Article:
Who is at Fault in a Lane Change Accident in Oklahoma?
If you’re a regular reader of our legal blog, you might remember our article about new lane change laws adopted by Oklahoma City last fall. Under the new law, drivers who fail to signal at least 100 feet before making a lane change can be fined over $170. The law was introduced to help improve road safety and reduce car accidents in Oklahoma City, and with good reason – improper lane changes are a major cause of crashes and collisions. According to the Oklahoma Highway Safety Office (OHSO), unsafe lane changes were responsible for more than 3,860 accidents in 2014 alone, or about 10 accidents per day. There’s no question that lane change accidents are commonplace in Oklahoma – but which driver is at fault when they occur?
What Lane Change Laws Are OK Drivers Required to Follow?
The new lane change rule, Ordinance No. 25,204, took effect in Oklahoma City last October. Before the law was passed, drivers were required simply to use their turn signals whenever making a lane change, without any specific rules relating to distance between vehicles. The old law stated only that a vehicle “shall not be moved from [its] lane until the driver has first ascertained that such movement can be made with safety and has signaled for a change of course,” which is a fancy way of saying a driver needs to confirm that changing lanes is safe before doing so. Under the new ordinance, this wording was amended to add a 100-foot rule.
The 100-foot distance established by the new ordinance is about the length of an NBA basketball court (which is 94 feet), or, if you’re not a sports fan, about two and half school buses. That means if you’re traveling at a speed of 45 miles per hour, you’ll need to start signaling about one and a half seconds before you actually start to change lanes. If you’re traveling at 65 miles per hour, you’ll need to signal for about one second.
One or two seconds may not seem like much, but city officials hope that this small, simple change will have a powerful impact on reducing the amount of preventable accidents that take place each year. OHSO’s 2016 report (which is yet to be released) should shed light on how effective the new law really is.
How is Fault Determined When a Car Crash is Caused by Changing Lanes?
Even a minor car accident can burden the victim with huge medical bills, not to mention the hefty costs of repairing or replacing damaged personal property. At the same time, the injury victim will likely need to take time off of work to recover, which makes the financial situation even more difficult – especially if the injuries are serious enough to cause permanent disability.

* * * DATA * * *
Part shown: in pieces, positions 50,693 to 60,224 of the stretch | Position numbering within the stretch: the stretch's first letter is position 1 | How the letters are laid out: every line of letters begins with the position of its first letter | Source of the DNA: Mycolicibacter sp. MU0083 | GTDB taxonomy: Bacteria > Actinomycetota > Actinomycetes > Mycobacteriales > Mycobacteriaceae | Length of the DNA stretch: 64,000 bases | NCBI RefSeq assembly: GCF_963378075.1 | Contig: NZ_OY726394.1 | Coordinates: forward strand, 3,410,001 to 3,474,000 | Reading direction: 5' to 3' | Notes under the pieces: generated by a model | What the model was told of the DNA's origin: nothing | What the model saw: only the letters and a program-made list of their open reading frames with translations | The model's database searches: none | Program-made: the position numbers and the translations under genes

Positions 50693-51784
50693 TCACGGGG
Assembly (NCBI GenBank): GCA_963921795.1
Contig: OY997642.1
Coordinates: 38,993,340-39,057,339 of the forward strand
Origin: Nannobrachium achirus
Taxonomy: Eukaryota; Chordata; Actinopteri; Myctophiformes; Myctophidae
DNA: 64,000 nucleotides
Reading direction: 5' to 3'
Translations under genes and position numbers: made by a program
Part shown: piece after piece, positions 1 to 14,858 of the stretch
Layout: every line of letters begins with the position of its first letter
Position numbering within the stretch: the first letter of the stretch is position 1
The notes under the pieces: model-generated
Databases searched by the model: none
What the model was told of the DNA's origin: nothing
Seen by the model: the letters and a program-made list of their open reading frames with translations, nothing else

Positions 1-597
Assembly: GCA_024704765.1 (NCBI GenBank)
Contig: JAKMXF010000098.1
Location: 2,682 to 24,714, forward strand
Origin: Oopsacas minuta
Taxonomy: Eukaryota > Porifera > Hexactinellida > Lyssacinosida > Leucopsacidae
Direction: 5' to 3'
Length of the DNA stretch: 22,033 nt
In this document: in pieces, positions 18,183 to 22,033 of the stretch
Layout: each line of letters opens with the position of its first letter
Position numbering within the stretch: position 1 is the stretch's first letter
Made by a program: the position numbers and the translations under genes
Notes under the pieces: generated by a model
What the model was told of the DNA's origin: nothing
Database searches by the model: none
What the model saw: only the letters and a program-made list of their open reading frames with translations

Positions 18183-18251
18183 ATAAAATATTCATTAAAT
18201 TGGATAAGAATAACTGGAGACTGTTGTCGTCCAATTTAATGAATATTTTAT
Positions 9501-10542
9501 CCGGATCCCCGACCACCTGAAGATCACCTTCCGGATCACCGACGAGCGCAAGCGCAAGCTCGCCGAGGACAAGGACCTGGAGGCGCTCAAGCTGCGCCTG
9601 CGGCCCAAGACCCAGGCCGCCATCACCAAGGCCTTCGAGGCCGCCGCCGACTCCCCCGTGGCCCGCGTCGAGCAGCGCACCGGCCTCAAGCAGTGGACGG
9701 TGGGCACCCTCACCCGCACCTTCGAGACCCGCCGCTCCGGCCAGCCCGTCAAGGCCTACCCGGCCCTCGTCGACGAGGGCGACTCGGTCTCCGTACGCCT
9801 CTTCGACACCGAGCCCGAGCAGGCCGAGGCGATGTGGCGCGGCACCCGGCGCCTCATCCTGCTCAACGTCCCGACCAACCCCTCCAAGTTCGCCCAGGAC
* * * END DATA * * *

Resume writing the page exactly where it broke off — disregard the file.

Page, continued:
Fortunately, it is often possible for injured Oklahoma drivers to recover compensation to help shoulder these expenses, either by making an insurance claim or filing a personal injury lawsuit against the other driver. However, in order for a car accident victim to get compensation, he or she will need to prove the other driver was at fault for the accident.
In order to determine fault, one must look to Oklahoma’s lane change laws (or to Oklahoma City’s new ordinance, if that’s where the accident occurred). Stated simply, the driver who was negligent – meaning, in this context, the driver who failed to follow lane change laws by signaling properly – would generally be liable for resulting injuries. All drivers have a “duty of care” toward each other, and when a driver carelessly or intentionally breaks traffic laws, he or she has breached that duty.
Of course, car accidents can be caused a jumble of factors, and there are many cases where both drivers share some of the blame for a crash. However, even in this situation, the injury victim can still recover compensation, provided he or she was less than 51% at fault for the collision. For obvious reasons, this is known as the 51% Bar Rule. (If you’d like more information on this topic, see our previous article about partial fault for car accidents.)
Contact a Reliable Car Accident Attorney
If you or one of your family members was in a car accident in Oklahoma City or the surrounding area, including Norman, Edmond, and Moore, you may be entitled to compensation to help with current and future expenses related to the crash. Call an Oklahoma City car accident lawyer of Hasbrook & Hasbrook at (405) 698-3040 to set up a free, confidential legal consultation. We have over 75 years of combined experience handling automotive accident claims in the Oklahoma City area, including truck accidents and motorcycle accidents.